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Vintage San Diego: Neighborhood in Training

We're throwing it back to Liberty Station before it was a bustling arts and culinary hotspot


Liberty Station circa 1928

Even then, it had such potential. This photo shows the historical beginnings of what San Diegans now know as NTC Liberty Station, a bustling arts and culinary hotspot tucked on the edge of San Diego Bay and Point Loma.

In October 1923, the Naval Training Center officially welcomed its first class of recruits. The opening ceremony celebrated the efforts of local Congressman William Kettner, who had fought alongside then Assistant Secretary of the Navy Franklin Delano Roosevelt to get the project approved and funded. FDR had long been an advocate of expanding Navy efforts in San Diego.

Today the grand flagpole still stands, welcoming guests and residents as they enter off Barnett Avenue. That road now runs past the nine-hole Loma Club golf course on the right, eventually leading to the Arts District and grocery stores beyond. That first cluster of buildings in the center is the approximate location of Stone Brewing World Bistro and Gardens and the new Liberty Public Market.

Fifty-two of the original buildings have been preserved for modern-day use, making it one of the largest historical districts in San Diego. The market is just one addition among a wave of newbies in the neighborhood, including The Lot, an upscale movie theater, and Moniker General store and tap/coffee house. Developers also recently announced plans to convert some of the remaining barracks and officers’ quarters into a hotel. The new $20-million accommodations, slated to open in late 2018, are sure to be comfier than the old barracks, where the recruits slept in hammocks until 1933.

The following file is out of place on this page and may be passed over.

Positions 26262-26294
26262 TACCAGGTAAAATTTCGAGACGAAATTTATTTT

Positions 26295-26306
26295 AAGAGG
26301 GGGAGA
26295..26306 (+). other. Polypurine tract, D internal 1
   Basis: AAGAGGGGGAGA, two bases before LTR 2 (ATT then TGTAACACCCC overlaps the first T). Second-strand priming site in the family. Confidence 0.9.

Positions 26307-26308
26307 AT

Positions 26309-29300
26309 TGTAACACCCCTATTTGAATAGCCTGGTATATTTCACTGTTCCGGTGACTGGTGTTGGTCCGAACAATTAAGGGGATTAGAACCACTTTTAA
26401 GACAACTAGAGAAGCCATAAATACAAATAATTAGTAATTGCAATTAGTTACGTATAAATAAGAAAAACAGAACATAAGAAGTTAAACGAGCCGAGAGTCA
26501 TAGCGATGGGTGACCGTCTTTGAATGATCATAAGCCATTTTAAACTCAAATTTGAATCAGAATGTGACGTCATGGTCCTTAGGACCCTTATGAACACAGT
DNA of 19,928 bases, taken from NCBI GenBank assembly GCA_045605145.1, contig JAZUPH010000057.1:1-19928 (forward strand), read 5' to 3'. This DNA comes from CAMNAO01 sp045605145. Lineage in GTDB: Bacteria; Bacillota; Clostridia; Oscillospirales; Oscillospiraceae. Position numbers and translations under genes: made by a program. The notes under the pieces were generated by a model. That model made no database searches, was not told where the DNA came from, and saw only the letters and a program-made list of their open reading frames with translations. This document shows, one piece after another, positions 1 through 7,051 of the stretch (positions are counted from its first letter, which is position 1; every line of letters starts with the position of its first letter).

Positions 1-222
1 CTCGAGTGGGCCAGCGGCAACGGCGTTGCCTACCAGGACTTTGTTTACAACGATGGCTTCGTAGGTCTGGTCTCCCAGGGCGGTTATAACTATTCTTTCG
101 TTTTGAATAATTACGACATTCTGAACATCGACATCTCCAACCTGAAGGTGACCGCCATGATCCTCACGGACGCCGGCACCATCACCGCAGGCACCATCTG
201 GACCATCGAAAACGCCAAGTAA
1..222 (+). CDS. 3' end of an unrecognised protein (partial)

By the Numbers

1997 - Year NTC officially closed

52 - Buildings have been historically preserved for use in the modern Liberty Station

2 million - Recruits trained at NTC from 1923 to 1997

$280,000 - Sum paid by the Navy for 135 acres in Point Loma to build the training center

143 - Additional acres donated by the city council for the project

1943 - First year women were admitted as recruits

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